I know it was largely anxiety, but...really? Really? It's a skill I've practiced at home a bunch, because for some reason it's just not one I do very well. Well, the dressing change just seemed like a joke from there, with my professor coaching every. single. step (which didn't help me looking competent any). I felt like such an idiot. And then the patient's partner asked again if I was really from the (theoretically prestigious) school I told her I was attending. Ye-ouch. The patient asked if it was my first time on the floor. Yep. delightful.

    So...yep. And then the professor and I gave meds, and apparently we didn't scan two, which the nurse only found out when she went to administer them again. Great-- that's safe of me. And then I made time to take a patient outside, only to have her lose her glasses case (which, thank the lord, was on her wheelchair). I mean...seriously? I felt like I should have been put in a time-out box.

    I had a less-than-stellar day last week in a different clinical...it was orientation, so it wasn't horrid, and I caught a med error, but I still looked like an idiot running lost and confused.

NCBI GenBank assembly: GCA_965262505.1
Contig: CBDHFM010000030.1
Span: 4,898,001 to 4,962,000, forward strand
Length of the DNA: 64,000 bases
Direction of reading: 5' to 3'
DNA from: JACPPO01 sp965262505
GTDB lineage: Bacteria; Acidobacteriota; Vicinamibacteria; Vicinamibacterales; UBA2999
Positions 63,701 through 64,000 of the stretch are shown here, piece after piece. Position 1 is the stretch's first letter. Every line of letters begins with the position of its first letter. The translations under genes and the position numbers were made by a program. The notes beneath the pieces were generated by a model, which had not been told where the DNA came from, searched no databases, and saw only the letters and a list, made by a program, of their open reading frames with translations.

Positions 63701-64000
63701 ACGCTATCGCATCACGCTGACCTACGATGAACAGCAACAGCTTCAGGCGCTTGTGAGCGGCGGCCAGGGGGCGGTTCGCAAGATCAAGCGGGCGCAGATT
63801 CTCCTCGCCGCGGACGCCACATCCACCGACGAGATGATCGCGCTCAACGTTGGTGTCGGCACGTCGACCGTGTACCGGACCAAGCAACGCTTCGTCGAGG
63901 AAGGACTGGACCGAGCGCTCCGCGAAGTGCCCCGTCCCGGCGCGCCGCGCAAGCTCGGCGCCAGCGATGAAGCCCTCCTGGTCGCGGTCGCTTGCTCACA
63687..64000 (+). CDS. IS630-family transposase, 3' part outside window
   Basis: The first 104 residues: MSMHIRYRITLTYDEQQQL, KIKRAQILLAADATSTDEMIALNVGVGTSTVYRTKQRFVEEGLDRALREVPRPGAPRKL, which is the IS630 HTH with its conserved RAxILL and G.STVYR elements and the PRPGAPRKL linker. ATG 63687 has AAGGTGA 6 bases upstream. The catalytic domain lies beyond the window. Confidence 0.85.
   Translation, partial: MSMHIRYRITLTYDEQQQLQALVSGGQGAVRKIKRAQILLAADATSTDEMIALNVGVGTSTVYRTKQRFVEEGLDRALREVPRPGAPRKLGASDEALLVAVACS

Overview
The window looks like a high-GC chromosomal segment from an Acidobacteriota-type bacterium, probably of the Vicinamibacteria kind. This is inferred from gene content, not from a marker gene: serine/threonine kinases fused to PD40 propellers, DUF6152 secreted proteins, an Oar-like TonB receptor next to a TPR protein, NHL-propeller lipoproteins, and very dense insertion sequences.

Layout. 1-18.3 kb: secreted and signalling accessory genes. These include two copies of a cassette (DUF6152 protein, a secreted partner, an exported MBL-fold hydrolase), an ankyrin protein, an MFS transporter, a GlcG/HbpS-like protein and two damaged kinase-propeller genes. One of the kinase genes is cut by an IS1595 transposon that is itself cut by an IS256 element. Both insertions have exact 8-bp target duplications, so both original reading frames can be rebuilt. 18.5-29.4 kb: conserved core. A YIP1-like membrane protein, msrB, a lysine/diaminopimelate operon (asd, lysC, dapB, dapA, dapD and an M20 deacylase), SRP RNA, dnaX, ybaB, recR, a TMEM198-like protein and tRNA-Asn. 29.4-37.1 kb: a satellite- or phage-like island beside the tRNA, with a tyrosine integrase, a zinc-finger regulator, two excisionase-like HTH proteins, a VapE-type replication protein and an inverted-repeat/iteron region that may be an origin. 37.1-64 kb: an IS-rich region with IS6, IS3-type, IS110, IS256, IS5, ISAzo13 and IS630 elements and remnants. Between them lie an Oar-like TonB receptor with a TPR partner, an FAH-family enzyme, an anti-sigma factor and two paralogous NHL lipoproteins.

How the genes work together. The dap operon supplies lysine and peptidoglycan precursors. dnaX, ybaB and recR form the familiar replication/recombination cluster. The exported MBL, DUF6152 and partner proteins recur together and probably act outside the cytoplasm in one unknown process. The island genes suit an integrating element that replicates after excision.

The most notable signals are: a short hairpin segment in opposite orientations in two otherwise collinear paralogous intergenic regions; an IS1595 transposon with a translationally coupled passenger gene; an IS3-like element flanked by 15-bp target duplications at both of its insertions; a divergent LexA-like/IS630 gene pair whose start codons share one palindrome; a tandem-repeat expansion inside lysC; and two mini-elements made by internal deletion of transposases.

I hate this. I've never had a single nurse talk to an instructor with a criticism, but here it is. I can't believe I'm going to be taking the NCLEX in 3 months. I feel like I need another two years. And how can I do this job when I get so stressed at not-so-critical errors? The anxiety is at a point where it is just working against me. And the more I bungle, the worse it gets. Does it ever feel better? Talking to nurses, it seems like this feeling never goes away, and I cannot deal with 40 years of this terrible stuff.

    So, it's a night of practicing sterile gloves and youtube videos, if I can bring myself to deal with the ick feeling of total failure right now. I honestly feel like the dumbest person who has ever been in nursing school.

    Bottom line is all the critical thinking in the world doesn't help you any wh//en you can't do the most. basic. tasks. I know, whatever, motor memory, practice, etc, but....yikes. I can see why the BSN degree gets so much crap. I'm great at patho, sure, but can I handle an IV start? Nope. So, everyone is officially allowed to gloat at how the nerds/BSN/etcs are actually gonna be incompetent messes

    god, sorry that was so long. It felt good
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    About PCTerrific

    Joined: Mar '11; Posts: 24; Likes: 15


  3. by   Dranger
    Where or what unit are you precepting? I could do an IV start blind by the end of my rotation in the ED. Skills are important but not everything. Are sterile gloves a big deal? Fundamentally yes but can they be tricky sometimes? With my big hands yes...